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Predicting the Impact of Intervention Strategies for Sleeping Sickness in Two High-Endemicity Health Zones of the Democratic Republic of Congo

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Rock, Kat S, Torr, Steve ORCID: https://orcid.org/0000-0001-9550-4030, Lumbala, Crispin and Keeling, Matt J (2016) 'Predicting the Impact of Intervention Strategies for Sleeping Sickness in Two High-Endemicity Health Zones of the Democratic Republic of Congo'. PLoS Neglected Tropical Diseases, Vol 11, Issue 1, e0005162.

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Abstract

Two goals have been set for Gambian human African trypanosomiasis (HAT), the first is to achieve elimination as a public health problem in 90% of foci by 2020, and the second is to achieve zero transmission globally by 2030. It remains unclear if certain HAT hotspots could achieve elimination as a public health problem by 2020 and, of greater concern, it appears that current interventions to control HAT in these areas may not be sufficient to achieve zero transmission by 2030. A mathematical model of disease dynamics was used to assess the potential impact of changing the intervention strategy in two high-endemicity health zones of Kwilu province, Democratic Republic of Congo.
Six key strategies and twelve variations were considered which covered a range of recruitment strategies for screening and vector control.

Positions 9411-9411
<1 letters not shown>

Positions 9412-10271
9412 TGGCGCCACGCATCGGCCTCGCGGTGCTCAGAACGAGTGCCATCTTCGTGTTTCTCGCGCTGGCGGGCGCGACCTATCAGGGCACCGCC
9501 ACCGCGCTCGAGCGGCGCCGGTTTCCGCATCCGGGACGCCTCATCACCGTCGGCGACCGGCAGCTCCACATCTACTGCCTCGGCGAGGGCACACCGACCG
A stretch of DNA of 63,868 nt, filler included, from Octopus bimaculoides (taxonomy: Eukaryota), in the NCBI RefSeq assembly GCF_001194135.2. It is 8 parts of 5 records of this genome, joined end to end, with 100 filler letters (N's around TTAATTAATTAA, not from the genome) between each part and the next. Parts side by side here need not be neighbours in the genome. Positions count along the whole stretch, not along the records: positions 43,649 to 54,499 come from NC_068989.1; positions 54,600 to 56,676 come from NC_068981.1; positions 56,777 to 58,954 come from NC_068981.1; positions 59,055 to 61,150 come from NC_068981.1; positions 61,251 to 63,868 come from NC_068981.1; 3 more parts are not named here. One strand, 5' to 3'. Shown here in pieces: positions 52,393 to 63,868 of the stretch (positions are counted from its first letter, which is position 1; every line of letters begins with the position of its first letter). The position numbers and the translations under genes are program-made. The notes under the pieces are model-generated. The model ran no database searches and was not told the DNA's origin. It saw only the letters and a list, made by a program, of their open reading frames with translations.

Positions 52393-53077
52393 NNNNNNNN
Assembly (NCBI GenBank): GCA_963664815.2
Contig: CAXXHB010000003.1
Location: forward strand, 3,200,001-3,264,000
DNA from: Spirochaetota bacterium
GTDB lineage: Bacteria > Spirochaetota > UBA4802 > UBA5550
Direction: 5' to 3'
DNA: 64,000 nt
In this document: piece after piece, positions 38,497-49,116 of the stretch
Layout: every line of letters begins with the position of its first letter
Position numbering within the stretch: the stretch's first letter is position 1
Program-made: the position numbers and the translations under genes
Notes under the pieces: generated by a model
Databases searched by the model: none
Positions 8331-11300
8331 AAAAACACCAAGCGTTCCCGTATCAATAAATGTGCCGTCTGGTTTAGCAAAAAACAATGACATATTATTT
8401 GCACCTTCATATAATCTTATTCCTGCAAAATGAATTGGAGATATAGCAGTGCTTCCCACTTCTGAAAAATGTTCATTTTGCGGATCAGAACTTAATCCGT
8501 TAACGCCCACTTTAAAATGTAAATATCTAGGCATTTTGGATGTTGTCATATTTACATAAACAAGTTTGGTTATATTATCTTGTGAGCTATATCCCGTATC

It was found that effectiveness of HAT screening could be improved by increasing effort to recruit high-risk groups for screening. Furthermore, seven proposed strategies which included vector control were predicted to be sufficient to achieve an incidence of less than 1 reported case per 10,000 people by 2020 in the study region. All vector control strategies simulated reduced transmission enough to meet the 2030 goal, even if vector control was only moderately effective (60% tsetse population reduction). At this level of control the full elimination threshold was expected to be met within six years following the start of the change in strategy and over 6000 additional cases would be averted between 2017 and 2030 compared to current screening alone.
It is recommended that a two-pronged strategy including both enhanced active screening and tsetse control is implemented in this region and in other persistent HAT foci to ensure the success of the control programme and meet the 2030 elimination goal for HAT.

Item Type: Article
Subjects: WA Public Health > WA 30 Socioeconomic factors in public health (General)
WA Public Health > Health Problems of Special Population Groups > WA 395 Health in developing countries
WC Communicable Diseases > Tropical and Parasitic Diseases > WC 705 Trypanosomiasis
WC Communicable Diseases > Tropical and Parasitic Diseases > WC 765 Prevention and control
Faculty: Department: Biological Sciences > Vector Biology Department
Digital Object Identifer (DOI): https://doi.org/10.1371/journal.pntd.0005162
Depositing User: Carmel Bates
Date Deposited: 17 Jan 2017 15:51
Last Modified: 06 Feb 2018 13:13
URI: http://archive.lstmed.ac.uk/id/eprint/6479

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